A new interesting finding of depression during pregnancy has recently been presented by researchers that looked at the quality of interactions between mothers and their infants, eight weeks and 12 months from birth in three groups women the healthy ones, those who have clinically substantial depression while they were pregnant, and those with a lifetime history of depression but had healthy pregnancies.
According to a Medical Xpress report, in a study the National Institute for Health Research or NIHR funded, Maudsley Biomedical Research Centre researchers investigated if depression either prior to, or during pregnancy, impacts the relationship between a mother and her infant.
The study, Mother-infant interaction in women with depression in pregnancy and in women with a history of depression: the Psychiatry Research and Motherhood - Depression (PRAM-D) study was published in BJPsych Open, used a specimen of 131 women comprising 51 healthy mothers without present or previous depression; 52 mothers suffering from depression referred to the South London and Maudsley NHS Foundation Trust Perinatal Psychiatry Services, and 28 mothers with only a history of depression without present diagnosis.
Both at eight weeks and 12 months, mothers and infants in the groups, depression and "history only" exhibited a reduced interaction quality.
Specifically, at eight weeks, 62 percent in the group of mothers suffering from depression during pregnancy and 56 percent in the group of mothers who had history-only of depression scored in the relationship quality's lowest category, where the treatment interventions are recommended, compared with 37 percent in those from the healthy group.
Essentially, all mother-infant groups are found to have improved their interaction quality from eight weeks to 12 months which the study authors are saying, specifies that within time all mothers and their infants can become more accustomed to each other.
At six days, mothers' infants in the depression and history-only groups had decreased social-interactive behavior, which together, with maternal socio-economic struggles, was also prognostic of a decreased interaction quality, while postnatal depression was not.
A similar EurkeAlert! report said, lead author, Dr. Rebecca Bind, also an Institute of Psychiatry, Psychology & Neuroscience, King's College London Research Associate said, their findings propose that perinatal and mental health professionals need to offer support, not just to women who have depression during pregnancy, but also to pregnant women who have a history of depression, as they may be at risk as well, of interaction difficulties.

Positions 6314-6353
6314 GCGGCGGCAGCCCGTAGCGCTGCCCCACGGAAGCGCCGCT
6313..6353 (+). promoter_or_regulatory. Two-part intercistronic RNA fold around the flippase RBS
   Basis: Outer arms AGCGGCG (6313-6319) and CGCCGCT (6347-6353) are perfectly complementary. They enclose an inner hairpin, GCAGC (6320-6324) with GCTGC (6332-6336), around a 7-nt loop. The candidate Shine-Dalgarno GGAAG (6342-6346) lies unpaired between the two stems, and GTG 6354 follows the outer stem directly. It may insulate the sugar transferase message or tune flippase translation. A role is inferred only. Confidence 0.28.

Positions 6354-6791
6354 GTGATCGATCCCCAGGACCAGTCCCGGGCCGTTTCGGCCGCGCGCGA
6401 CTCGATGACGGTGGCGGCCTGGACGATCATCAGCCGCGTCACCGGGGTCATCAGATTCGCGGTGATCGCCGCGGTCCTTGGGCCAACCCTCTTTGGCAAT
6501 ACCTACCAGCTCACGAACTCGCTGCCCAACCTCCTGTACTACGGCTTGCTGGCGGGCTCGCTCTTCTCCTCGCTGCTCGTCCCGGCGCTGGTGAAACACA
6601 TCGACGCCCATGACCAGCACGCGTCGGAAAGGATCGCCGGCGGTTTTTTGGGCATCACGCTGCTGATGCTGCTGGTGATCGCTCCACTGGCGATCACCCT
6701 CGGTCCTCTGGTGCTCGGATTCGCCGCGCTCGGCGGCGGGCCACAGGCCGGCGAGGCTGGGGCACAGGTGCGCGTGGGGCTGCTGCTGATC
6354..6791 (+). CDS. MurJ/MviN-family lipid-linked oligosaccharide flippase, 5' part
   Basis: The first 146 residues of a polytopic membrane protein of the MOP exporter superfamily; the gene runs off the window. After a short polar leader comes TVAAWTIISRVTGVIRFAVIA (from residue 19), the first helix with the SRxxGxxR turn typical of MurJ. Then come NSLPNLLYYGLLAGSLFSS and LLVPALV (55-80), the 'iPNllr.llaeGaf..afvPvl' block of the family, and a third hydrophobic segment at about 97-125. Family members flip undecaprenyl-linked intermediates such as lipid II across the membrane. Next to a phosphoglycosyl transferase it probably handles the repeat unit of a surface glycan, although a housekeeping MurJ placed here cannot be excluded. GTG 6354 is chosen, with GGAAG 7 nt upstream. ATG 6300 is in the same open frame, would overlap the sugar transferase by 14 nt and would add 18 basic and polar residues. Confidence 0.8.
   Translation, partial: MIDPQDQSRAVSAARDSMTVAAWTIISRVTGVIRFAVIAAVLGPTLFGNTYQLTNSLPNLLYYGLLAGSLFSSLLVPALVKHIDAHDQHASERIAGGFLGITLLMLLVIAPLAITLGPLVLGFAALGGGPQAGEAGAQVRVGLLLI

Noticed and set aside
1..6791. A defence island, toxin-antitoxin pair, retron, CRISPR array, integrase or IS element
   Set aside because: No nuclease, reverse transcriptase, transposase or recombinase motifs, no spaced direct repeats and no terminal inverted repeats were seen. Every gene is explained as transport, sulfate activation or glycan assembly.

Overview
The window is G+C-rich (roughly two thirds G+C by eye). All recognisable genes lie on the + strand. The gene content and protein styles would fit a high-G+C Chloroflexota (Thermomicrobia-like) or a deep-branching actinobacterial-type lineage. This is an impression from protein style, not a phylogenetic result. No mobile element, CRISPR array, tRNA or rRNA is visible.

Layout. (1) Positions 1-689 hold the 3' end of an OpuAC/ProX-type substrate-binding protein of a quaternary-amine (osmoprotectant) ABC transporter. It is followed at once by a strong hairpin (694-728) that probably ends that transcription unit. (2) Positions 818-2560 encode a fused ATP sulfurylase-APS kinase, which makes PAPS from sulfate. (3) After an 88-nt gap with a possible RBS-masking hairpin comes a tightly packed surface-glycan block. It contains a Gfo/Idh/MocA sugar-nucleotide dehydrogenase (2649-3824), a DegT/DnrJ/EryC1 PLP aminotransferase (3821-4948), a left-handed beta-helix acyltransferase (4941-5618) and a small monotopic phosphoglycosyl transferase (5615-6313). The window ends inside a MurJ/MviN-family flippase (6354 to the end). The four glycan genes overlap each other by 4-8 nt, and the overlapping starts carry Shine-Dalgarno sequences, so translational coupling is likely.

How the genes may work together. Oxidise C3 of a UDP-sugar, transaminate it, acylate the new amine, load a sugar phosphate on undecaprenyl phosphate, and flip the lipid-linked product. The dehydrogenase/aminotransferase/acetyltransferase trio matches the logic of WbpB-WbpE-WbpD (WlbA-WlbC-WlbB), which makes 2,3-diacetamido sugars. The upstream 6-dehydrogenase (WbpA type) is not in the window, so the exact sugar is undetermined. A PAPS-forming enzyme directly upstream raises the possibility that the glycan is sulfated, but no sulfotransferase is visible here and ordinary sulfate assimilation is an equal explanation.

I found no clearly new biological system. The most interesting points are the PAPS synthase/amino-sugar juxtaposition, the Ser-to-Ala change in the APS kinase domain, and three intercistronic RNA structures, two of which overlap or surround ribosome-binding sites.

Future studies need to try to decipher why a history of depression, in spite of a healthy perinatal period, may affect the progressing relationship.
According to the study's senior author, Biology Psychiatry professor Carmine Pariante from the Institute of Psychiatry, Psychology & Neuroscience, King's College London and Consultant Perinatal Psychiatrist at the South London and Maudsley NHS Foundation Trust, they are recommending that healthcare practitioners offer pregnant mothers who are at risk of interaction struggles with examples of positive caregiving behaviors, and with ways to involve their babies and understand their needs, all of which could be integrated into parenting and birth classes, not to mention health visits.
The study authors also suggested that such interventions that can help interaction between a mother and her infant need to be more extensively available, like video feedback, where a clinician, as well as the mother, discuss what specific behaviors are working best to involve ad comfort the infant, and structured mother-infant activities like singing and art groups.
This is particularly essential as it is known that the early years are important for future mental health and wellbeing.
Related information about depression during pregnancy is shown on Ohio State Wexner Medical Center's YouTube video below:
Check out more news and information on Pregnancy in Science Times.